“It suddenly occurred to me that every move on the chessboard is old and has been played by somebody at some time. Maybe our own history has been played out by somebody at some time, and we just move our pieces about in the same moves to strike in the same way as people have always done.”
~Karel Čapek, War with the Newts
“Man discovers a species of giant, intelligent newts and learns to exploit them so successfully that the newts gain skills and arms enough to challenge man’s place at the top of the animal kingdom.” More on Goodreads
On Karel Čapek
“Karel Čapek is one of the the [sic!] most influential Czech writers of the 20th century. He wrote with intelligence and humour on a wide variety of subjects. His works are known for their interesting and precise descriptions of reality, and Čapek is renowned for his excellent work with the Czech language. His play R.U.R. (Rossum’s Universal Robots) first popularized the word ‘robot’.” More on Goodreads
“They all had a thousand good economic and political reasons why they couldn’t stop. I’m not a politician or a businessman; how am I supposed to persuade them about these things. What are we supposed to do; quite likely the world will collapse and disappear under water; but at least that will happen for political and economic reasons we can all understand, at least it will happen with the help of science, technology and public opinion, with human ingenuity of all sorts! Not some cosmic catastrophe but just the same old reasons to do with the struggle for power and money and so on. There’s nothing we can do about that.” ~Karel Čapek, War with the Newts
- Animals gone wild
- Prophetic satire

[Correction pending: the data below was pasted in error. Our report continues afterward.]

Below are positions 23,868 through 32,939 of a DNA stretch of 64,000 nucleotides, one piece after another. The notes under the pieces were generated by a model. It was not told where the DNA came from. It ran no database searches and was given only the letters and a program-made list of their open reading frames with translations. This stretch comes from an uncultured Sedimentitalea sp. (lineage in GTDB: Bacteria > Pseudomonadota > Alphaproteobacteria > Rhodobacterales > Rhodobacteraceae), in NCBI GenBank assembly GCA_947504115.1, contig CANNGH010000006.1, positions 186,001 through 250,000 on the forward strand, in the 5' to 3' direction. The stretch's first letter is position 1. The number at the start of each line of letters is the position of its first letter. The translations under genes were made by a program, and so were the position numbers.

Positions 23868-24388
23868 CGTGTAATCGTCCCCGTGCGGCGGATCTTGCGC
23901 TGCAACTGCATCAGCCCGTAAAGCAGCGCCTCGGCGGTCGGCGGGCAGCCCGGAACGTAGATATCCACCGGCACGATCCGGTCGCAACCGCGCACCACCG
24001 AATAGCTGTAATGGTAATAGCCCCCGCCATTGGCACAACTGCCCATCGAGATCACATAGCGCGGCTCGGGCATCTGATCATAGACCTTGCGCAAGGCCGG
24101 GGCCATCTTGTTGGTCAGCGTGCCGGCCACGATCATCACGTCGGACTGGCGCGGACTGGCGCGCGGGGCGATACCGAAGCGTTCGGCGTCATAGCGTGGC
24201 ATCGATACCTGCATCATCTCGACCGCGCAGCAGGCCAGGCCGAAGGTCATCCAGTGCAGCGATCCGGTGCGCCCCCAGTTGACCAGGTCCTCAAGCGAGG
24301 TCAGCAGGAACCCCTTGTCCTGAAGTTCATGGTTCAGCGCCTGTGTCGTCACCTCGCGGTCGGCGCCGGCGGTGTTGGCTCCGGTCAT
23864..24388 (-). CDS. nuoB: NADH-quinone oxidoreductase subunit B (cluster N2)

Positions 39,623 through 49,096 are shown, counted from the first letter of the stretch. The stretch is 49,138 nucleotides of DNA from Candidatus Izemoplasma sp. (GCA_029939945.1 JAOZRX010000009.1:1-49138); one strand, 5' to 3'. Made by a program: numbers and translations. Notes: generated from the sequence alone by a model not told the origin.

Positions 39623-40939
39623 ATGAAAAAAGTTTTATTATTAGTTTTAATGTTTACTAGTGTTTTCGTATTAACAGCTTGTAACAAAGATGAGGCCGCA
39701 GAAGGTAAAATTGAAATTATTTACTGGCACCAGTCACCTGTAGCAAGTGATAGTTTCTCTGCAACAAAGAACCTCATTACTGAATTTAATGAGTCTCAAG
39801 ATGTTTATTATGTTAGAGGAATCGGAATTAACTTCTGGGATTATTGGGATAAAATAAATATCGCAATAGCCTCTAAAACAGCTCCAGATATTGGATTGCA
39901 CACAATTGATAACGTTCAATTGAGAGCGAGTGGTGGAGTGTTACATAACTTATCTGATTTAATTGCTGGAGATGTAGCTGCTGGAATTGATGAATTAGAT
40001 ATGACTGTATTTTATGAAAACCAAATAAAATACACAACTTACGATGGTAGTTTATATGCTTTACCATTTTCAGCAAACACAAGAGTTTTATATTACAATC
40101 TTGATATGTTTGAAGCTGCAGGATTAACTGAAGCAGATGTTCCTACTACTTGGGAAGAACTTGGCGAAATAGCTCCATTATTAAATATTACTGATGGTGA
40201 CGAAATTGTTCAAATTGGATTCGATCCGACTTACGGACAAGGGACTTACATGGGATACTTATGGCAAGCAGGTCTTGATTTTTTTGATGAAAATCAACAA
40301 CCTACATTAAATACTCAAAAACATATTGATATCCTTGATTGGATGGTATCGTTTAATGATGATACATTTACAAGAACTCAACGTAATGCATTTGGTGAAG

- The difficulty of human communications
Well, if you thought that George Orwell’s Animal Farm (1945) was revolutionary, think again. And I have to say, Animal Farm is one of my favorite novels. Karel Čapek (1890-1938) and the newts in his book are not taking over a single farm but pretty much the whole planet. I read War with the Newts in my teens and the book just blew me away. I’m not so sure how the reading experience would currently be if I re-read the novel. I sort of wish to preserve the sensation it had on me years ago.
War with the Newts falls into the category of all those things under “I told you so, this cannot end well!”, capturing the element that humans are incapable of learning from past mistakes. This dilemma is often presented in science fiction where boundaries of humanity are examined when robots/androids/replicants turn against their former masters. Čapek shows a potential outcome of unsuccessful cooperation between species.
In the treatment of the newts and how humans make decisions, Čapek paints a gloomy picture of reality. Human vice after another come to the fore – greed, slavery, maltreatment, cultural imperialism and others to name a few. In the end, the story is not really about newts but about the chaos that reigned in mid-30’s in Europe.
I honestly do not want to spoil the fun, so this review will be very short indeed. Btw, I ran into another WordPress review on the novel, go check it out on Kate Macdonald‘s blog.
Also, check out the post 10 Neat facts about newts by Mark Mancini at mental_floss.
– Lydia Millet: Lydia Millet On Karel Capek’s War With the Newts, published on 20 December 2011, link retrieved on 4 November 2016
– Robert Zubrin: The War with the Newts: A Prophetic Satire Is Once Again Relevant, published in National Review on 29 April 2014, link retrieved on 4 November 2016
– Daniel Spacek (2011): War with the Newts – Movie concept art for the adaptation of Karel Čapek’s novel, link retrieved on 4 November 2016
Other novels and stories by Čapek
- R.U.R. (1920)
- The Absolute at Large (1920)
- Krakatit (1922)
- Tales from Two Pockets (1929)
- The White Disease (1937)
“Besides, people never regard anything that serves and benefits them as mysterious; only the things which damage or threaten them are mysterious.”
~Karel Čapek, War with the Newts